Supporters justify these changes on the basis that it balances the needs of landlords with the needs of tenants by maintaining the pet bond while still allowing tenants to experience companionship with their pets and enjoy the mental and physical health benefits that tend to accompany pet ownership. Critics however suggest that the maximum pet bond of $260 is not sufficient and should also be allowed to cover any damage incurred, not just fumigation.

Did you know that there can be benefits to allowing your tenants to keep pets? Discover them here.

Rent increases and rent bidding

The proposed changes also include prohibiting rent bidding, with landlords and property managers unable to encourage tenants to offer more than the advertised rent. Tenants will still be able to offer more than the advertised price if they choose to. To facilitate this change, rents will need to be advertised as a fixed amount, not a range.

Of the changes, Cath Hart, CEO from REIWA says “We understand the difficulties facing tenants at the moment and that the Government needs to strike a balance between investors and tenants. While rent bidding is not a significant issue among properties managed by REIWA members, it may occur in the private landlord market. The reforms will set a clear standard everyone must adhere to which should give tenants more confidence when looking for a rental property.”

The Government is also hoping to ease the financial pressure on renters by limiting rental increases, which are currently allowed once every six months, to once every 12 months. Commerce Minister Sue Ellery, who’s responsible for the changes, says that “prohibiting rent bidding and reducing rent increases to once a year will help ease the financial burden on many families”.
Both of these changes will see WA’s rental laws fall in line with those of other states nationally, including NSW, the ACT, and Vic.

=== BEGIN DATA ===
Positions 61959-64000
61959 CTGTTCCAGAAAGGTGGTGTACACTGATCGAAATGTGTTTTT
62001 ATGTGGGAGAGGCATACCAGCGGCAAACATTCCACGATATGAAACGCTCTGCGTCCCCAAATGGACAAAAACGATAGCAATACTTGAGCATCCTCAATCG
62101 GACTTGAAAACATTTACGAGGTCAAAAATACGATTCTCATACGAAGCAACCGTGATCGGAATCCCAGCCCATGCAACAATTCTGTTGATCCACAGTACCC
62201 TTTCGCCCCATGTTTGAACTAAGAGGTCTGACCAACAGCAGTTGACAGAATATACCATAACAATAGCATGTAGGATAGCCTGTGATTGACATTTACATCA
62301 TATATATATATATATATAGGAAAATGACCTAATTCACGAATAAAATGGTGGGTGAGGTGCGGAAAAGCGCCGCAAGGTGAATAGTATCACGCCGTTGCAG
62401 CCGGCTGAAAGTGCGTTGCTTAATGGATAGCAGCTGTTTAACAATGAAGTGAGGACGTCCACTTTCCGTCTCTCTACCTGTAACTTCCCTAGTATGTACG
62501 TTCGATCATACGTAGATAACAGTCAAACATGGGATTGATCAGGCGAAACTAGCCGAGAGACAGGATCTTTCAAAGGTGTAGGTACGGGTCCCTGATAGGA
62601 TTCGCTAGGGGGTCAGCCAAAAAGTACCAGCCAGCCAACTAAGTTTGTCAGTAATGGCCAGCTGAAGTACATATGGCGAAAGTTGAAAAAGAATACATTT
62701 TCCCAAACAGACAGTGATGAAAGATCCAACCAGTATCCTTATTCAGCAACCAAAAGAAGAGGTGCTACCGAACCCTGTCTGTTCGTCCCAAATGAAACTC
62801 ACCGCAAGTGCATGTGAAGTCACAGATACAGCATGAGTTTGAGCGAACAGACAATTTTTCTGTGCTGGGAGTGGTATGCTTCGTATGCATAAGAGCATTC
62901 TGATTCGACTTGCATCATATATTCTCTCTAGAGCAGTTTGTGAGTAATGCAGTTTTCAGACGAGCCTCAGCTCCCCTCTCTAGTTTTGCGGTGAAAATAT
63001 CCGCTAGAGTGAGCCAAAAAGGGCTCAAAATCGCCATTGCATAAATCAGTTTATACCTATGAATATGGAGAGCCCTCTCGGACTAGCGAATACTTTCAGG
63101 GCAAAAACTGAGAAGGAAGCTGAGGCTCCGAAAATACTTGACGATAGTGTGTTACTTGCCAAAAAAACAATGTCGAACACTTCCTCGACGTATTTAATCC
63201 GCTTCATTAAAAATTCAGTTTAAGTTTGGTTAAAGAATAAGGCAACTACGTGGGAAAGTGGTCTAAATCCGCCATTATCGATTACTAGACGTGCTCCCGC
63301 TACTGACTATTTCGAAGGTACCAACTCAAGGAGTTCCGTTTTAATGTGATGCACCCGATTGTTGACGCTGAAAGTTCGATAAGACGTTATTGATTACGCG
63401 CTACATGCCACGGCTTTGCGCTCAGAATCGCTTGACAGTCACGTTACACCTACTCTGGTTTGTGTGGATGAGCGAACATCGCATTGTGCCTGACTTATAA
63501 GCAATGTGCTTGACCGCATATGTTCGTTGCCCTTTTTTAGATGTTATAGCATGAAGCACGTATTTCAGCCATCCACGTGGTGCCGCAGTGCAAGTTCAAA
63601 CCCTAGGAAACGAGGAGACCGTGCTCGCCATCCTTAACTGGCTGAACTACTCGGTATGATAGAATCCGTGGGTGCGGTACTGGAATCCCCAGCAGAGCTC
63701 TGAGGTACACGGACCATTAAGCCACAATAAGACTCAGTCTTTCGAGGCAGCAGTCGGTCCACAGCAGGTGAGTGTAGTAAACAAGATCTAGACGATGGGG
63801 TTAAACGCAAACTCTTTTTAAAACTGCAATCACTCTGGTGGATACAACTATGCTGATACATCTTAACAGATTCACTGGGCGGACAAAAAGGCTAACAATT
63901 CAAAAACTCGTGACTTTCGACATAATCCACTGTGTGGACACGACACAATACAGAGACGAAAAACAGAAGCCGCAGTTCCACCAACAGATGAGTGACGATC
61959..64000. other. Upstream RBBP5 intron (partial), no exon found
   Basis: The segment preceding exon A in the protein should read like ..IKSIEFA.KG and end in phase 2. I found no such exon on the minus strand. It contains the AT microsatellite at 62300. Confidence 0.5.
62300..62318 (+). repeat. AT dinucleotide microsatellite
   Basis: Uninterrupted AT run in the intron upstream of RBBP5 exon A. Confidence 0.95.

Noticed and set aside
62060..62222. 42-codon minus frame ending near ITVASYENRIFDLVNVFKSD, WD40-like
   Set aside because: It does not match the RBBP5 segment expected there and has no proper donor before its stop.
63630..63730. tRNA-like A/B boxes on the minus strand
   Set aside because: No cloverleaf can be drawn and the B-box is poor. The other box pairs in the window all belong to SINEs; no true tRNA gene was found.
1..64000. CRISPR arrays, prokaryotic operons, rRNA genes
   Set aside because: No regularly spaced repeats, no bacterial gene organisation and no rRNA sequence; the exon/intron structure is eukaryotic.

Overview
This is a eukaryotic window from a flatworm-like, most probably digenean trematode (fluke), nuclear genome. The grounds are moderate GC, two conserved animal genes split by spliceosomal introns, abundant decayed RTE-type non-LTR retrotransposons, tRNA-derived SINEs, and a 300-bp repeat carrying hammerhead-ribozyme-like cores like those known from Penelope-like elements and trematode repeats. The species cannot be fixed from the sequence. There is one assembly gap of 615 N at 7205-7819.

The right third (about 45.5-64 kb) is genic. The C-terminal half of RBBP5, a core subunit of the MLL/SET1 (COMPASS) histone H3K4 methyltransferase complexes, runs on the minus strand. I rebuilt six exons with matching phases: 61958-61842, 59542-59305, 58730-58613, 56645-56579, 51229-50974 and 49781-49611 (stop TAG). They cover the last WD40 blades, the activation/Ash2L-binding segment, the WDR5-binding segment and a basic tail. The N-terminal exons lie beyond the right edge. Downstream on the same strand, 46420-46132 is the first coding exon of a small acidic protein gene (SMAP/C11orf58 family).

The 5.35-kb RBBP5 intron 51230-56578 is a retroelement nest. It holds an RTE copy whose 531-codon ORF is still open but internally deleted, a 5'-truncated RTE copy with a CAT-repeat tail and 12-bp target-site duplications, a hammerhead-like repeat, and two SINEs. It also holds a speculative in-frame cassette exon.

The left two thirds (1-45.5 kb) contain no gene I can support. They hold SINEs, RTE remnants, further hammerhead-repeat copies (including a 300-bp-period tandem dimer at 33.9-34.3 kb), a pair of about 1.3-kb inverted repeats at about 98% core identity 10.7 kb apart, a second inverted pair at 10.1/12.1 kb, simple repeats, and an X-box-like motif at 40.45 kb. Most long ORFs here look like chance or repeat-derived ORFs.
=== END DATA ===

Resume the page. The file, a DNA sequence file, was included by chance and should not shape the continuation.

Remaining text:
What these changes could mean for investors

Research undertaken by Melbourne’s Australian Housing and Urban Research Institute (AHURI) late last year found ‘little evidence that Australian residential tenancies law [had] impacted investment in private rental housing’, instead finding that Australia’s private rental sector had grown further in response to ongoing developments in the regulation of residential tenancies across the country. Though regulatory changes are happening on an uncoordinated, state-by-state basis, the overall effect is the improvement of rental conditions for tenants, which in turn increases the appeal of entering the rental market for prospective renters, driving up demand for rental properties.

Ms Hart has welcomed the changes and commended the Government for recognising the need for legislation that creates an environment conducive to investment while balancing the needs of tenants. She describes how “the next step will be to work through the detail of these measures, and we will continue to advocate for practical and pragmatic approaches to their implementation”

Do you have an enquiry about the changes to WA’s tenancy laws? Get in touch today.


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Shirley Smith


We are, and have always been, a family-run enterprise. Founded by Shirley Smith in 1995, the idea for Access Property Management was conceived when Shirley realised there was a high level of demand for dedicated property management agencies, a need that was not being met by the existing real estate market. The agency is now headed by Shirley’s daughter, Stacy Whiting, who joined the business in 1996, and her husband, Mark Whiting, who has been at the agency for over 18 years. This focus on longevity extends to Access’ dedicated team of qualified property managers, with most staff having worked at the agency for 9 years or more.


Shirley’s original objective was to provide a closer link between property owners and high quality tenants provided by relocation companies and the corporate/executive sector. Over time we extended our services to better cater for the needs of all property investors and quality tenants, who were seeking a higher level of service, focus and experience.


For over 27 years, our family owned business has made an impact within the real estate industry in Perth Metro and based on our results we’ve established a strong reputation for integrity, distinction and innovation in real estate and management services.